Financial stocks skidded across Asia on Monday as investors, worried that further fallout looms from the global credit squeeze, dumped shares in Mizuho Financial, Macquarie Bank and Shin Kong Financial, among others.
Macquarie, Australia's biggest investment bank, fell as much as 7.6%, taking losses over the past two weeks to about 23%. The firm last week rattled markets when it said retail investors in two of its funds face losses of up to 25%.
At the end of the morning session, Japanese banks traded 2.67% lower, with No. 2 lender Mizuho off by 4.4% and larger rival Mitsubishi UFJ Financial Group down 3.36%. Top brokerage Nomura Holdings was down 3.6%.
A growing number of Asian financial firms have revealed exposure to U.S. subprime related problems, mostly through holdings of structured products, with more disclosures expected.
While analysts have said that Asia's exposure should be small and manageable, investors are in an unforgiving mood and are likely to remain so until a clearer picture emerges.
Winson Fong, head of greater China equities with Societe Generale Asset Management in Hong Kong, said he expects more small and mid-sized financial firms to reveal the extent of their holdings in instruments exposed to the subprime crisis.
"The size may be bigger than what we expect, so there may be some more de-rating on the sector. And I think it's just the beginning, so I don't think we'll see a sharp rebound anytime soon," said Fong, whose firm manages $2.5 billion in Asian stocks. "This is really a black hole," he added.
Singapore banks DBS Group Holdings and United Overseas Bank were both 6% lower after the city-state's central bank on Friday told local financial institutions to take account of their exposure to collateralised debt obligations (CDOs).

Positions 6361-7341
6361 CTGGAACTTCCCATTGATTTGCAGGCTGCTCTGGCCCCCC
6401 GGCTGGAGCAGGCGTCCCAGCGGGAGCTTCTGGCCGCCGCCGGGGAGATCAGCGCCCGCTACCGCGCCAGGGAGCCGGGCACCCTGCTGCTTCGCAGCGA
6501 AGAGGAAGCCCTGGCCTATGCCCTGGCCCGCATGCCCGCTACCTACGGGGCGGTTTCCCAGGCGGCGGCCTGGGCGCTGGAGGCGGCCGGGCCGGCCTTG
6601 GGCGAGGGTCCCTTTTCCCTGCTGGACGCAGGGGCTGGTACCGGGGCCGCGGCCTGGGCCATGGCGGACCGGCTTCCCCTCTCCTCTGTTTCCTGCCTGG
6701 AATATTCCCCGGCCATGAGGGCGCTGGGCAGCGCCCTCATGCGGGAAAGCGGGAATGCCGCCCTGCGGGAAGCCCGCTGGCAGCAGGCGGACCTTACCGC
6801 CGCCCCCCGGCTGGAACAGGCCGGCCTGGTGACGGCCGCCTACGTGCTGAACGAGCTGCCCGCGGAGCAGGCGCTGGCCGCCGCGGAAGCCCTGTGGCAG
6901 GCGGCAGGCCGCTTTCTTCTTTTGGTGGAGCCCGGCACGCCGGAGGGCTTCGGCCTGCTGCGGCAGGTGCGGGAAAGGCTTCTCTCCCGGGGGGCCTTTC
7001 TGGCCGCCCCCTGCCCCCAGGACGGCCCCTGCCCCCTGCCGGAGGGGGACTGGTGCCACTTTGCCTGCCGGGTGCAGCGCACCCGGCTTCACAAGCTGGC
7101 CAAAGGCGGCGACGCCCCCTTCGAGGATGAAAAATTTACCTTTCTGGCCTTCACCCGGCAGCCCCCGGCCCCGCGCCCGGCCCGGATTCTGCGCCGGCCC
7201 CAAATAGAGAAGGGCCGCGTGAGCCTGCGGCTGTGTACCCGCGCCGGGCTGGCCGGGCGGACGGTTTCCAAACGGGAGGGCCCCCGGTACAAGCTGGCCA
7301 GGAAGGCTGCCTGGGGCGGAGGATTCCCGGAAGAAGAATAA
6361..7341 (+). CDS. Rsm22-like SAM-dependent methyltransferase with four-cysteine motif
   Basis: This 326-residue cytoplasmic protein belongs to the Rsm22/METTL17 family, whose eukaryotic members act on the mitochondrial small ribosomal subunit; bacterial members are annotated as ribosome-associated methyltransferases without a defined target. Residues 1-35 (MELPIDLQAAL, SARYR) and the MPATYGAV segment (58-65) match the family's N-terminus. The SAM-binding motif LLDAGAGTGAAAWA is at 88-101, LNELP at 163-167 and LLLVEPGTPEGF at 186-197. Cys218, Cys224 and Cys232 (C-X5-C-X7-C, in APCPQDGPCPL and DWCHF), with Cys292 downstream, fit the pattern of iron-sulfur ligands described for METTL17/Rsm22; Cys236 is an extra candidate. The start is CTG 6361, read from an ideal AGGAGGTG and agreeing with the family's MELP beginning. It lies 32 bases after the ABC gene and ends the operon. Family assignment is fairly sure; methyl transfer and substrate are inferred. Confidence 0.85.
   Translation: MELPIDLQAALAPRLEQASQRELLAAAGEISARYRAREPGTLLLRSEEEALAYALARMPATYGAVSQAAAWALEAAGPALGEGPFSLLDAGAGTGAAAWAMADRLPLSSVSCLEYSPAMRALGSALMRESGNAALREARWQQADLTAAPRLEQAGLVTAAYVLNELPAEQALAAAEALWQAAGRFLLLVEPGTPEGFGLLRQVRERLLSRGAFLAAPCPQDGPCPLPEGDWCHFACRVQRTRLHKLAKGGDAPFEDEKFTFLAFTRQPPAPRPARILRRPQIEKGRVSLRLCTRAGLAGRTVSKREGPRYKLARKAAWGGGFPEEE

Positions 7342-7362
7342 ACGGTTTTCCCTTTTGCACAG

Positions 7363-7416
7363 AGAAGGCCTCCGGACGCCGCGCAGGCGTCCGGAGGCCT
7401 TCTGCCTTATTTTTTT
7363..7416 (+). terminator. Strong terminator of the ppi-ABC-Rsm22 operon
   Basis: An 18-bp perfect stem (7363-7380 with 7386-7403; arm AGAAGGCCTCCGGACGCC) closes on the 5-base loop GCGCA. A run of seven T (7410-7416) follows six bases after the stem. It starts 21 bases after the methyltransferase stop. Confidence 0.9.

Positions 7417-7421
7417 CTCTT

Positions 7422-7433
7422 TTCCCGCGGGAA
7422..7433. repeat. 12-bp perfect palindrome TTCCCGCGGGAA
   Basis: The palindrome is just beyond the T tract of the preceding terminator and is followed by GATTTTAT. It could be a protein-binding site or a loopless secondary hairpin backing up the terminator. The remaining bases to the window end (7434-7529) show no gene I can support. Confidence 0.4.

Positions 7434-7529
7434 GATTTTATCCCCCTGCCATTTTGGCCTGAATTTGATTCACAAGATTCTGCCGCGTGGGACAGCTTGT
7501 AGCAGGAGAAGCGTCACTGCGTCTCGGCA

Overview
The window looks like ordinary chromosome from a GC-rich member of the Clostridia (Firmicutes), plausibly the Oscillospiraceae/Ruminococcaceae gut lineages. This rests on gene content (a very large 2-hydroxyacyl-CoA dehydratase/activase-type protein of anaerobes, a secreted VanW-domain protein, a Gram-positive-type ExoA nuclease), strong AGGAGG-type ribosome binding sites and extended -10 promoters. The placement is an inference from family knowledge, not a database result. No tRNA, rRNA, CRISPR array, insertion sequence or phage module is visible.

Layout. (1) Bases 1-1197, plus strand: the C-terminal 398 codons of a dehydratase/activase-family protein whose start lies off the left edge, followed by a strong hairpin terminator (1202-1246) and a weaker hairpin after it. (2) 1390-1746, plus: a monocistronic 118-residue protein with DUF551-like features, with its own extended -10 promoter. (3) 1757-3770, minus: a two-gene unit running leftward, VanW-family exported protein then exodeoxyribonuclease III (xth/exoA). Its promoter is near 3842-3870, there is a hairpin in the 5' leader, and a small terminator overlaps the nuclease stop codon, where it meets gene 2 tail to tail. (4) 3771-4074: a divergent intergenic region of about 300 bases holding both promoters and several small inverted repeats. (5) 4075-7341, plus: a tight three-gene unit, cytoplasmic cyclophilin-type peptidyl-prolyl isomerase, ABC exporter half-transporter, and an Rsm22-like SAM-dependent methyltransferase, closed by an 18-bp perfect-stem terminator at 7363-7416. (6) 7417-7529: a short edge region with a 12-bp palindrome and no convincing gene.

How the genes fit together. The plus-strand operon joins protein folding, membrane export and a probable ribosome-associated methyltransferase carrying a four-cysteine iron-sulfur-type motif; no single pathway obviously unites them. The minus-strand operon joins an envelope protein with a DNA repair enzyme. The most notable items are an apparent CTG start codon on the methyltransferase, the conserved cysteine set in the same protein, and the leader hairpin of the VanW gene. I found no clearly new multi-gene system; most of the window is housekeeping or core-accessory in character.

Shares in Shin Kong, which runs Taiwan's No. 2 life insurer, fell 4% after is said late on Friday that about one-third of its T$10.53 billion (US$320 million) in asset-backed securities holdings were related to U.S. subprime products. Rival Cathay Financial Holdings was down by 2%.
"Taiwan insurers will be hurt by their exposure to the U.S. subprime market, prompting investors to dump financial stocks," said Chris Wang, who manages $82 millions for Paradigm Asset Management and does not own any financial shares.
Monday's selloff pushed the MSCI index of Asia-Pacific financial stocks 2.2% lower, and the index is now 8.5% below an all-time high reached on July 24.
It followed another slide on Wall Street on Friday, when Standard & Poor's cut its rating on the debt outlook of Bear Stearns and the U.S. investment bank halted share buybacks to help it weather the credit storm.
Financial shares dragged markets lower across the region. China Life Insurance, the country's biggest insurer, was down nearly 4% in Hong Kong, while the country's big listed banks as fell, with top lender Industrial and Commercial Bank of China (ICBC) down 3.4%.
Citigroup banking analyst Tracy Yu said in a Monday note that the selloff in Asian financial stocks was overdone.
The impact of U.S. subprime mortgage problems and falling prices of structured products should be manageable for Asian firms, "unless there is a broader re-pricing of CDO risk and credit spreads that results in a significant loss for even the highest grade investments," she wrote.
In Australia, other financial stocks followed Macquarie lower, with Babcock & Brown down 4.2%, Allco Finance Group off by 5% and Challenger Financial Services Group 4.2% lower.
Investors fear the worst is not over. "It's the uncertainty of how it's all going to unfold in the future, and what that actually means for the ongoing earnings is the main issue for investors," said Tony Russell, a senior equities adviser with ABN AMRO Morgans in Brisbane.